Well-wishers swoon as Britain's Princess Charlotte christened
LONDON (Reuters) - Britain's Princess Charlotte, the baby daughter of Prince William and his wife Kate, was christened on Sunday as crowds gathered to witness the family's first public outing together since her birth in May.
The ceremony took place at St Mary Magdalene Church on the Sandringham estate in eastern England, where William and Kate, the Duke and Duchess of Cambridge, have a country home.
Television pictures showed members of the public clapping, cheering and taking photographs as William and Kate left the church with Britain's newest royal, who is fourth in line to the throne, and her older brother George.
The princess's full name, Charlotte Elizabeth Diana, is a nod to her late grandmother Princess Diana and her great-grandmother Queen Elizabeth.
Charlotte left the church in a black pram pushed by Kate, while the one-year-old George, dressed in bright red shorts and a white embroidered shirt, walked hand-in-hand with his father.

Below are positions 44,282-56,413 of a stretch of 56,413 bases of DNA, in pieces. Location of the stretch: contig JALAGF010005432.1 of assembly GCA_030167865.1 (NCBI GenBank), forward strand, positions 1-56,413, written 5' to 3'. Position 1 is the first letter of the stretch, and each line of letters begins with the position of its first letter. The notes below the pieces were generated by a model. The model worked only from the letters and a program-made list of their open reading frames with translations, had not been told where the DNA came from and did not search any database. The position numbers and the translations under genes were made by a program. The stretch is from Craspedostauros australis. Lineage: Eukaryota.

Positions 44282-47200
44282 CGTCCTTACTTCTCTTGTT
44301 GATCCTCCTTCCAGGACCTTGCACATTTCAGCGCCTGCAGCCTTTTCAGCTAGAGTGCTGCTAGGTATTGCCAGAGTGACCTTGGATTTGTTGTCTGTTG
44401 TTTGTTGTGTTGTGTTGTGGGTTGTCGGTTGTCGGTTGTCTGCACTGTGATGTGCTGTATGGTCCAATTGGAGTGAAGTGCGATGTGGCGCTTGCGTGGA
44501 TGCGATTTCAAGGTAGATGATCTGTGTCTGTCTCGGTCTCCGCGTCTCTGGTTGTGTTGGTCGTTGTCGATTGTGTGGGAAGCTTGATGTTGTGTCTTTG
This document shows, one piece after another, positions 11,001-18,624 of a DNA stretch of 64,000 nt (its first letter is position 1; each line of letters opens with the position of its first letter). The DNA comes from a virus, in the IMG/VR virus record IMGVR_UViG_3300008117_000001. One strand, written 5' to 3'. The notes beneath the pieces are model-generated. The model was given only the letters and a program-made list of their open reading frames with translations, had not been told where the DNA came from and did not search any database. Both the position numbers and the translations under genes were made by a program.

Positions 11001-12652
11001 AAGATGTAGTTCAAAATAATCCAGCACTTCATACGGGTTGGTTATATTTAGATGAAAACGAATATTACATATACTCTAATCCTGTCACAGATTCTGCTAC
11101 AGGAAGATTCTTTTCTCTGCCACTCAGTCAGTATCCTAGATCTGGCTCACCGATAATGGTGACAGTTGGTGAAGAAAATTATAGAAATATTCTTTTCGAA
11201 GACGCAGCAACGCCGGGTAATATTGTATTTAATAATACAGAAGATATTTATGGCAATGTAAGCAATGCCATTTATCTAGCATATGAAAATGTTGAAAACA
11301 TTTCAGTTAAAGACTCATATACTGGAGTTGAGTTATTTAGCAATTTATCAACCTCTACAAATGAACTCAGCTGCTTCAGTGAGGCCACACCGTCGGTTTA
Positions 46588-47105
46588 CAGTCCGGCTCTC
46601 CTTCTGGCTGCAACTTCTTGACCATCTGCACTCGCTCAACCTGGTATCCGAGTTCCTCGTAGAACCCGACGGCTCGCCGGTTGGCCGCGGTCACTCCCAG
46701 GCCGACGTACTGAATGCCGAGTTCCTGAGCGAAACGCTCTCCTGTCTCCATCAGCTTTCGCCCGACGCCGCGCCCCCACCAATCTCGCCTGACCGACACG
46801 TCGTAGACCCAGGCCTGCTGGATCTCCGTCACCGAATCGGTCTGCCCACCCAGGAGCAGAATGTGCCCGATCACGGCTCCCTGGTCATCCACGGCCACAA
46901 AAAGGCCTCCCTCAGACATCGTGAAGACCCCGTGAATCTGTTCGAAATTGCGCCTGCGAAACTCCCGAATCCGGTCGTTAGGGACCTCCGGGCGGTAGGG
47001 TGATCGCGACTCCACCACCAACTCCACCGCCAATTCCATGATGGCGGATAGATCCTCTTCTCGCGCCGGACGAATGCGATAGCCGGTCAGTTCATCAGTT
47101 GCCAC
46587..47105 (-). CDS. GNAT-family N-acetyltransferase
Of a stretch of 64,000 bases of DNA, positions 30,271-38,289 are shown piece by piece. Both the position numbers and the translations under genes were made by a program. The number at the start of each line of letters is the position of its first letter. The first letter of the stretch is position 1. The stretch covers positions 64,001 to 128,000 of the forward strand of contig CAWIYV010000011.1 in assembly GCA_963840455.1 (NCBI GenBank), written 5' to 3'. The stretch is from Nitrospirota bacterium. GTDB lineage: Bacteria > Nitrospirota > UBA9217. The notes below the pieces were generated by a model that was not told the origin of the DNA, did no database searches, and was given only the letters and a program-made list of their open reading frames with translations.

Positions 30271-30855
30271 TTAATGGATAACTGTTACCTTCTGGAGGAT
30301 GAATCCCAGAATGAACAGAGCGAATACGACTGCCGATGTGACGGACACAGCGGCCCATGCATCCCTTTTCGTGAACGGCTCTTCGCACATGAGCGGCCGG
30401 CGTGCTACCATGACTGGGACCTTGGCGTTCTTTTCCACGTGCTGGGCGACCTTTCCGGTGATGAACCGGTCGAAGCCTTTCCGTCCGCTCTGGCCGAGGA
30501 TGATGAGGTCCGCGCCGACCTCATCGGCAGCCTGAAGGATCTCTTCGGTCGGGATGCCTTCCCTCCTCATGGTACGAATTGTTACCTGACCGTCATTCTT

William's office said the couple had chosen five friends and family members to be Charlotte's godparents.
The christening was conducted by Archbishop of Canterbury Justin Welby, the spiritual head of the Anglican Church, who also oversaw the christening of Prince George.
The princess wore the same christening robe that George had worn. The lace and satin gown, made by Queen Elizabeth's dressmaker, is a replica of one first used by the royal family in 1841.
After the ceremony, the duke and duchess planned to serve their guests slices of cake from a tier of the couple's wedding cake, the statement from William's office said.
(Reporting by William James; Editing by Kevin Liffey)
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